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View Diary: Let Them Eat Metaphors, Part 1: The Indo-European Hypothesis (69 comments)

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  •  Great diary, thanks. (9+ / 0-)

    Pre-Christian Europe (other than Greek and Latin civilization) is an epoch and place far too little studied. It's a shame, because most contemporary Western languages basically evolved then and there.

    OK, I haven't read the rebuttals to the PIE theory of Western languages. The first question a devil's advocate--perhaps a naive one--would ask is simply about the importance of trade routes and trade practices in the early development of modern languages. Perhaps that's speakers of these early languages mingled, and their languages came to resemble each other for this reason.

    It's here they got the range/ and the machinery for change/ and it's here they got the spiritual thirst. --Leonard Cohen

    by karmsy on Mon Apr 29, 2013 at 02:13:07 PM PDT

    •  There's no doubt: (15+ / 0-)

      that's partially why PIE is a theoretical construct rather than a real, reconstructable language.  We look for those clusters of phonemes and morphemes and whateveremes that seem to go as far back as we can take them.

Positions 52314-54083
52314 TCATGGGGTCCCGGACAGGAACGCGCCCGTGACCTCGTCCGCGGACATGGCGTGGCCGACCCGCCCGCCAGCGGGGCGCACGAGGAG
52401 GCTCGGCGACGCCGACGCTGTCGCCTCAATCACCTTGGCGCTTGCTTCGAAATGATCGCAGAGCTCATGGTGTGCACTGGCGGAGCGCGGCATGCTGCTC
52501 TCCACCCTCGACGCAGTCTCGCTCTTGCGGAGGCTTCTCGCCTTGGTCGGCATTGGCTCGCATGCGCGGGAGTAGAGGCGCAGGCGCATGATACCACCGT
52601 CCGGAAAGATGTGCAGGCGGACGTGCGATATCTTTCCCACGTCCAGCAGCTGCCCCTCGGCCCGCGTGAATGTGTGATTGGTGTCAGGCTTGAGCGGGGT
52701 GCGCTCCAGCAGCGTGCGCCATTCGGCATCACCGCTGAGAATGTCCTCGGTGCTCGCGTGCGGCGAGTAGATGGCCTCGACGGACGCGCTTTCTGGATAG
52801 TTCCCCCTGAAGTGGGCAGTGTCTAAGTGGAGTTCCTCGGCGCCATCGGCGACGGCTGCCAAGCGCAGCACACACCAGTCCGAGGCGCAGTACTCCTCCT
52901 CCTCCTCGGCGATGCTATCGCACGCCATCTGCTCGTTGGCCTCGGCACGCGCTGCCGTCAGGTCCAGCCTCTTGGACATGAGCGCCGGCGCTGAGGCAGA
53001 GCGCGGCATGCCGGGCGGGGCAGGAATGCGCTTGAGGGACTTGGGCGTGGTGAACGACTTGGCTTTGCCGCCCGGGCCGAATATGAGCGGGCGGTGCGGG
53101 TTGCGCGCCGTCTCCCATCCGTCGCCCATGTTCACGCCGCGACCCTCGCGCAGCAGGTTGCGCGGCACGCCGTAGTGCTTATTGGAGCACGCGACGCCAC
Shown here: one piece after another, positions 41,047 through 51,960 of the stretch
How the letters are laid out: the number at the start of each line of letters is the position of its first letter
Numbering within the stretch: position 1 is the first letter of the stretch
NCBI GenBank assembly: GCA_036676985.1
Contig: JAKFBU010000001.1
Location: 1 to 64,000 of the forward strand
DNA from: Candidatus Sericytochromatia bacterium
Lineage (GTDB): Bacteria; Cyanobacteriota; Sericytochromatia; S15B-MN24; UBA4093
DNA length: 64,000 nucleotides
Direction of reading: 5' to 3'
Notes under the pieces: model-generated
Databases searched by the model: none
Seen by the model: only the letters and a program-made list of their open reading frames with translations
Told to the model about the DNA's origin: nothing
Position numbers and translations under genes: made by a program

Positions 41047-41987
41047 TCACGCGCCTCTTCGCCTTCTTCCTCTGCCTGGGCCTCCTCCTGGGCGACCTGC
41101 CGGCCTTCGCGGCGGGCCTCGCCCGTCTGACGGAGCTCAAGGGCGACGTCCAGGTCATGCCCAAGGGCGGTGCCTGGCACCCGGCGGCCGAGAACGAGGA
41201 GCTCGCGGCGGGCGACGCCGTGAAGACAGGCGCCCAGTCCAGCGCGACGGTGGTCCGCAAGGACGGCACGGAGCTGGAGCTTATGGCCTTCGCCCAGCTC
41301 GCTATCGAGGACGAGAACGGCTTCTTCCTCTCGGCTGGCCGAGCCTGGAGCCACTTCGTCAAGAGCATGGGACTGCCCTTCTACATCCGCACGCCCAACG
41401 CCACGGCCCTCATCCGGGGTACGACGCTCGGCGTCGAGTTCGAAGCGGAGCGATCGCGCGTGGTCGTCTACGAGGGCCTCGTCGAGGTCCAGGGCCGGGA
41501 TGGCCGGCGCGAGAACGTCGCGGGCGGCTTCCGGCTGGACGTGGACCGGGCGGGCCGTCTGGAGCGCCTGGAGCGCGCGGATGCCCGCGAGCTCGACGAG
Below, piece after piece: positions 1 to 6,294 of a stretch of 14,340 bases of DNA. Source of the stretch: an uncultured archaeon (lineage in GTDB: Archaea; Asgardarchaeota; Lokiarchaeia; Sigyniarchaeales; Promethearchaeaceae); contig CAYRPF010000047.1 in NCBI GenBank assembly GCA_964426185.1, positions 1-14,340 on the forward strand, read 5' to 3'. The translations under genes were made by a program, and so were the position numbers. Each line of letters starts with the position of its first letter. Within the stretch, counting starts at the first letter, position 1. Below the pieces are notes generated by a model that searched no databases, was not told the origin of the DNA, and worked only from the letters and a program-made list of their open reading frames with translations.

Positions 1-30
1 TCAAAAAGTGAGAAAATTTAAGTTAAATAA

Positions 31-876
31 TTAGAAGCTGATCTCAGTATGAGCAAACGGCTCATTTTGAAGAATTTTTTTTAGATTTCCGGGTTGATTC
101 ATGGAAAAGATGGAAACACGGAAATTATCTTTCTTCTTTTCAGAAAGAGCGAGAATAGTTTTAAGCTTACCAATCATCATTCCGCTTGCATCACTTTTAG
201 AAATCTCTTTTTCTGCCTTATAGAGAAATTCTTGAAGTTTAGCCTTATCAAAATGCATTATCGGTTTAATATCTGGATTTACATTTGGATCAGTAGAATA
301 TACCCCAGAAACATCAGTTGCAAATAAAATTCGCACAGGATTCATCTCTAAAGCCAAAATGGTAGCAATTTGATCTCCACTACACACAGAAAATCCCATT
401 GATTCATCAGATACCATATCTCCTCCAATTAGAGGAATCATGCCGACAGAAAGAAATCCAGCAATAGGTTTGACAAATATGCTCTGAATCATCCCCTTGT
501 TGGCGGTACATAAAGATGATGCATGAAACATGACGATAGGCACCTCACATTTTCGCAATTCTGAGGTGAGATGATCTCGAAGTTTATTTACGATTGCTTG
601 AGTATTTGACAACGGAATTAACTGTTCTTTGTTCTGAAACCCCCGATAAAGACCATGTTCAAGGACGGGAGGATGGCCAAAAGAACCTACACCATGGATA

e.g. We have English "milk" and German "milch" and Russian "moloko" and we theorize some way-way-back cluster of "mlk" (technically melg) that develops differently as it spreads outward and evolves.   The theorized melg may have begun here or there, and it may or may not have been part of the same originating language as other PIE constructions, but locating it in a single space in a single language isn't really what PIE is doing.  

      I think this is what the diarist means about it being conceptually a bit much to wrap one's head around.

      Saint, n. A dead sinner revised and edited. - Ambrose Bierce

      by pico on Mon Apr 29, 2013 at 02:31:37 PM PDT

      [ Parent ]

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